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Re: Filled up the filesystem. How?



Dotan Cohen wrote:
On 6/8/05, Alexander Dalloz <ad+lists uni-x org> wrote:

Am Di, den 07.06.2005 schrieb Dotan Cohen um 23:39:


Last week I wrote that I somehow filled 7 out of 10 megs in my linux
partition. Today that last bit was filled- I am at 100% capacity.

I cannot download email or create new files. What could be the cause
of this? Where should I look for bloat? What can I delete?

Dotan

This can easily be happen if log files fill very quickly. I.e. if you have Apache running, a fault in your page and quite some hits, the error_log can grow rapidly. So watch out for large log files.

Alexander


-- Alexander Dalloz | Enger, Germany | GPG http://pgp.mit.edu 0xB366A773 legal statement: http://www.uni-x.org/legal.html Fedora Core 2 GNU/Linux on Athlon with kernel 2.6.11-1.27_FC2smp Serendipity 23:54:54 up 14 days, 22:32, load average: 0.38, 0.53, 0.49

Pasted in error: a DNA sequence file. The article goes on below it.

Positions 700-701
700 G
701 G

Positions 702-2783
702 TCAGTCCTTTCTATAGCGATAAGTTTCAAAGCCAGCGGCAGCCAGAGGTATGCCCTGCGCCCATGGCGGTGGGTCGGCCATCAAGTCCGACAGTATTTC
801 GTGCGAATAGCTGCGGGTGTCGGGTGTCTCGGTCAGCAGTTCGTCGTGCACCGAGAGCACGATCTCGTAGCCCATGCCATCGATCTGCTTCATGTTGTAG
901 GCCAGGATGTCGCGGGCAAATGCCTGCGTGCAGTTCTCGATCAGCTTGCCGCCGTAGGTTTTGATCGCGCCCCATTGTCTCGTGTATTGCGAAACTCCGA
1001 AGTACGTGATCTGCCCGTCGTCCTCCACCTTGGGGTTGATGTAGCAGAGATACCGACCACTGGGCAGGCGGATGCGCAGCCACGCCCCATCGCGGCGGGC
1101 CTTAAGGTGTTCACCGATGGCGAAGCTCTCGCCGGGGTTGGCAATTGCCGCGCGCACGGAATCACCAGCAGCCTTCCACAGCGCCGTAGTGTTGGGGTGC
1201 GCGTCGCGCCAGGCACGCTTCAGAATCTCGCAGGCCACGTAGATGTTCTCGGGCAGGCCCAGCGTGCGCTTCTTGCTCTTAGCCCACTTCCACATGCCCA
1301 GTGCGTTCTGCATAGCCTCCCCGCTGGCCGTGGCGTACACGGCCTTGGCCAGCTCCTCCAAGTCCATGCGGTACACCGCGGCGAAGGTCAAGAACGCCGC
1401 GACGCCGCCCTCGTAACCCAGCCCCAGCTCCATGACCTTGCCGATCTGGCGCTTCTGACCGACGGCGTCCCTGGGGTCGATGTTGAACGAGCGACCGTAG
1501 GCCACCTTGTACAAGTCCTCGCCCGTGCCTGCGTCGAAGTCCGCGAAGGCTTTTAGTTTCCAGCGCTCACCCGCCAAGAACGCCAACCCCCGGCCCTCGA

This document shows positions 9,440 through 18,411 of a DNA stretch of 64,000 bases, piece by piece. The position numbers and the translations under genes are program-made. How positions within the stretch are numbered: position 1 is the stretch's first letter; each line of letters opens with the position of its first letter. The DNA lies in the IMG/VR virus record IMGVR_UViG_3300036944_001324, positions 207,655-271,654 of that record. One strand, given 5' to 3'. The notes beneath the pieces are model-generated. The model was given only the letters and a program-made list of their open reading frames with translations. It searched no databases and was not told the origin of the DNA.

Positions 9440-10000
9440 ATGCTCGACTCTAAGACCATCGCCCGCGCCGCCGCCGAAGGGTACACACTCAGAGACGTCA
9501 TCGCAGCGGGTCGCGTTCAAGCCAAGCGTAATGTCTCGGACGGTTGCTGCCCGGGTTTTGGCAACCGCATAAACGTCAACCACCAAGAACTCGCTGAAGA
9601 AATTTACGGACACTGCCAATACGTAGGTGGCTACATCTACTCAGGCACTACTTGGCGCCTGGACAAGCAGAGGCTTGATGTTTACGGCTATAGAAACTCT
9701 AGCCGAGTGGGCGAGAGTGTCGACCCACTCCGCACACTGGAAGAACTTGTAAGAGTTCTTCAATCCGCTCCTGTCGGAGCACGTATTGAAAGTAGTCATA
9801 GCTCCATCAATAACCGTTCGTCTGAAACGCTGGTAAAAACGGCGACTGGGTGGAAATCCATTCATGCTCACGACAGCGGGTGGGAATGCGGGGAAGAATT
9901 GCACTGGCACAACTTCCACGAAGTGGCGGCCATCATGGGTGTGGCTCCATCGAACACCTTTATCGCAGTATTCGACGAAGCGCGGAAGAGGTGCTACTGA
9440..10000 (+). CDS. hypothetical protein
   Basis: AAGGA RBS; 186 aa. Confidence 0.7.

BodyID:69189987.2.n.logpart (stored separately)




/var/logs is 23 megs (same as last week) /var is 1.3 gigs (same as last week)
/usr is 3.7 gigs (same as last week)
/proc is 480 megs (same as last week)


I only checked those because those were the biggies last week. The
system is so slow now that it takes a long time for it to caculate
those values. Where else should I look?

Dotan


Dotan -

Can you show us an output of:

/sbin/fdisk -l|df -i

The reason I ask is ebcause I've seen a machine that had been out of inodes, as seen by this output. Pay attention to the "IUse%" column, which may provide clues. If this is the case, /var/log/messages will hint at this.

When a disk is formatted, each unit is designated an allocation size. There is one inode for this allocation block size. If your block size is, for example, 4096k, and you have a file that is 2k, then you will have used one inode. You can see how this would be a problem if you had hundreds of thousands of very small files, which would make your system *think* that it's low on space, just because inodes are not being used efficiently. I've seen this many times on compromised mail servers where a spammer has queued up millions of tiny email messages.

Hope that helps
-dant


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